Head and Shoulders of Ajax
Exekias (a Greek name) or Execias (Latinization) was an ancient Greek vase-painter and potter, who worked between approximately 550 BC - 525 BC at Athens. The pottery, however, was exported to other regions, such as Etruria. Exekias worked mainly with the technique called black-figure. It was only used for a relatively short time and dates his floruit. He is considered the best or one of the best of the black-figure vase painters.
The works of Exekias are distinguished by their grand compositions, precise draughtsmanship and subtle characterisation, transcending the inherent limitations of the black-figure technique. As one historian of Greek art has said,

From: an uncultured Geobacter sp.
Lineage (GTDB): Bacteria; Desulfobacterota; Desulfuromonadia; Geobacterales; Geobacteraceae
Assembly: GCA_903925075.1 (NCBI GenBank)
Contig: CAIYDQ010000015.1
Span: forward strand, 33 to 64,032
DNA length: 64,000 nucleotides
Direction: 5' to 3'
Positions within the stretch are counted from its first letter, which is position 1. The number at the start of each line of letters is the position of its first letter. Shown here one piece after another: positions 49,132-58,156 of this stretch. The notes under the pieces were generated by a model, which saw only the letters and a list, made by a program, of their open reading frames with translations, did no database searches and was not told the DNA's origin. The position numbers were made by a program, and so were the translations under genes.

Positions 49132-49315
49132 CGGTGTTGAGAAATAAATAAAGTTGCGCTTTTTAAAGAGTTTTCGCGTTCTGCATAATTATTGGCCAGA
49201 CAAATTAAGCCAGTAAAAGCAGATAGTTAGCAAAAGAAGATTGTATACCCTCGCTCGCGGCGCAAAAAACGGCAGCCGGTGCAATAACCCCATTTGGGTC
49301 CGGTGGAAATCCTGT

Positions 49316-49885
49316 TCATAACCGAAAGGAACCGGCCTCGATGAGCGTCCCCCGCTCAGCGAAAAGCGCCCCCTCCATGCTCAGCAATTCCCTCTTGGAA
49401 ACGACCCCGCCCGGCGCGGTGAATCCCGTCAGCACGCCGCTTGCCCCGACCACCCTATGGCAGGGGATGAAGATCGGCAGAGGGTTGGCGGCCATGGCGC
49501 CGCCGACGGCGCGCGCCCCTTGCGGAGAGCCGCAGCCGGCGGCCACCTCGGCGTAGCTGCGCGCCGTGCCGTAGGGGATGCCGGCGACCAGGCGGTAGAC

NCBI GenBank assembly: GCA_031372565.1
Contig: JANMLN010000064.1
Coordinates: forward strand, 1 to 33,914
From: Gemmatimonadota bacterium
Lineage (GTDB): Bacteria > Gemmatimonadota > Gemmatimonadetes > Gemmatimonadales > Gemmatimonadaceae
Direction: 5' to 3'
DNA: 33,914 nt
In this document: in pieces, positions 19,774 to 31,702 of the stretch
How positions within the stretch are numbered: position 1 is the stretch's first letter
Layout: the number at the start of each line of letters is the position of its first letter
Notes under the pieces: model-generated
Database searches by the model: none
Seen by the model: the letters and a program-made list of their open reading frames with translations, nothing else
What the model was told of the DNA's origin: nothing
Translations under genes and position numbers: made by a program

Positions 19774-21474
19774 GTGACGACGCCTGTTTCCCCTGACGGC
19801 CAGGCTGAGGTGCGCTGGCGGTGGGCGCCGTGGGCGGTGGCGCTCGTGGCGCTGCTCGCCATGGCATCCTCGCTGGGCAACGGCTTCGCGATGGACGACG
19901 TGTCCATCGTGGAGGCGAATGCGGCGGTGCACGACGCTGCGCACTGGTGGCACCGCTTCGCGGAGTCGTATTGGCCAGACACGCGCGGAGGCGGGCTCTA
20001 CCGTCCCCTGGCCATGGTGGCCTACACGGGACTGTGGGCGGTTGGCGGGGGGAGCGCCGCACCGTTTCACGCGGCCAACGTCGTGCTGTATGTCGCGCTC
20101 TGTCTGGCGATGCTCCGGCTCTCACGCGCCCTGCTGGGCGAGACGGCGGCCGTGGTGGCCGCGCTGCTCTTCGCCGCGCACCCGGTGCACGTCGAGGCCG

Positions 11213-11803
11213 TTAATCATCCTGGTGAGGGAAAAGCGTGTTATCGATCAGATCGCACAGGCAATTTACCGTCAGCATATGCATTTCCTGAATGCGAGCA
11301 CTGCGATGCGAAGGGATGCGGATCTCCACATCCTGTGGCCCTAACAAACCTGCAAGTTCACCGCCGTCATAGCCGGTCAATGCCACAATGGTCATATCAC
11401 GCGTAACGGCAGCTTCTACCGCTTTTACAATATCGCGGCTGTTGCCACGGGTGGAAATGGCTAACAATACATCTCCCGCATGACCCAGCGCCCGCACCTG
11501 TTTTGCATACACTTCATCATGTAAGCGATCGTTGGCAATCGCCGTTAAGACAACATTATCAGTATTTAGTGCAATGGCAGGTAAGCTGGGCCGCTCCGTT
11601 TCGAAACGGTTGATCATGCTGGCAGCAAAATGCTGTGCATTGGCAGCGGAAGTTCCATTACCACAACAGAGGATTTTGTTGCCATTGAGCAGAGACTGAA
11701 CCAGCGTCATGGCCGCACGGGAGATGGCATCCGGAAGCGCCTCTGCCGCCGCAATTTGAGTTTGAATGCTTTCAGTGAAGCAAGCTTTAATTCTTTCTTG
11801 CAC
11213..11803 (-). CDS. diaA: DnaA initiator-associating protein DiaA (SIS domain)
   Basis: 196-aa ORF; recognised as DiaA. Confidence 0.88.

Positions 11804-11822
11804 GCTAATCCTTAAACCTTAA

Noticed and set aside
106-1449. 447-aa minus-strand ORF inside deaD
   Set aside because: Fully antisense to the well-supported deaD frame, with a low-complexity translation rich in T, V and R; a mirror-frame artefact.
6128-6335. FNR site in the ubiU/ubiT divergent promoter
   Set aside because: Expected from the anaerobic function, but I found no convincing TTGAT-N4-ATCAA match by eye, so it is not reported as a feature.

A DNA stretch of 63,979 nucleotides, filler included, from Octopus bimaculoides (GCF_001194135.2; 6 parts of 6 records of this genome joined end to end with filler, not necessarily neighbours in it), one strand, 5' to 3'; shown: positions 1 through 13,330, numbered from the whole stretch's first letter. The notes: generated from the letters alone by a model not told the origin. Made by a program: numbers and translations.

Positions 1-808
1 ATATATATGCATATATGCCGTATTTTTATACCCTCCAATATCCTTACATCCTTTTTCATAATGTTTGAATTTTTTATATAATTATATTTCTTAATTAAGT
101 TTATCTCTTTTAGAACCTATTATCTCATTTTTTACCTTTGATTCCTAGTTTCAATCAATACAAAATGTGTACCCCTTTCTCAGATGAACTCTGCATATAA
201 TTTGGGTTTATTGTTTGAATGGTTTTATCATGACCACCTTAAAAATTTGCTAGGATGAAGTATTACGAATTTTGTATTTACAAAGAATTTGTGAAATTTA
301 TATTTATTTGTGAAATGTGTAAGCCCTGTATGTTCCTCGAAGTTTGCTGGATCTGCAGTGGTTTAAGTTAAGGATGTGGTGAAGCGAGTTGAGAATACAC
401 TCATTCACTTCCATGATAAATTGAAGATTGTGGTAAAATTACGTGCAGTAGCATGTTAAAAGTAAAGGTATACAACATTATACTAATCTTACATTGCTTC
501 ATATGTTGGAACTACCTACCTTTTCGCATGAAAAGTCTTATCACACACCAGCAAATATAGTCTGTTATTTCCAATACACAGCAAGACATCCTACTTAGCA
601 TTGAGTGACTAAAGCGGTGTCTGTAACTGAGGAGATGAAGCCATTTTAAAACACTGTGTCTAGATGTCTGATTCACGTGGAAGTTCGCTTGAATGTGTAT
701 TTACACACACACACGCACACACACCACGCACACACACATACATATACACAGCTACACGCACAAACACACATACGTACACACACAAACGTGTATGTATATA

"the hallmark of his style is a near statuesque dignity which brings vase painting for the first time close to claiming a place as a major art" (John Boardman, Athenian Black Figure Vases, 1974).
He was an innovative painter and potter, experimenting with new shapes and devising unusual techniques such as a coral-red wash to enhance colour.
Ajax and Achilles playing a game, an invention of Exekias, undocumented in literature
Eleven signed works by Exekias have survived and approximately another 25 vessels and plaques have been attributed to him. His best-known work is an amphora, now on display in the Vatican Museums in Rome, which depicts Ajax and Achilles playing a game at Troy; it is inscribed with the words
"Eksekias egraphse kapoiese me"
Other works also showed scenes from the , J. Paul Getty Trust Publications (May, 1999) ISBN: 0892364653
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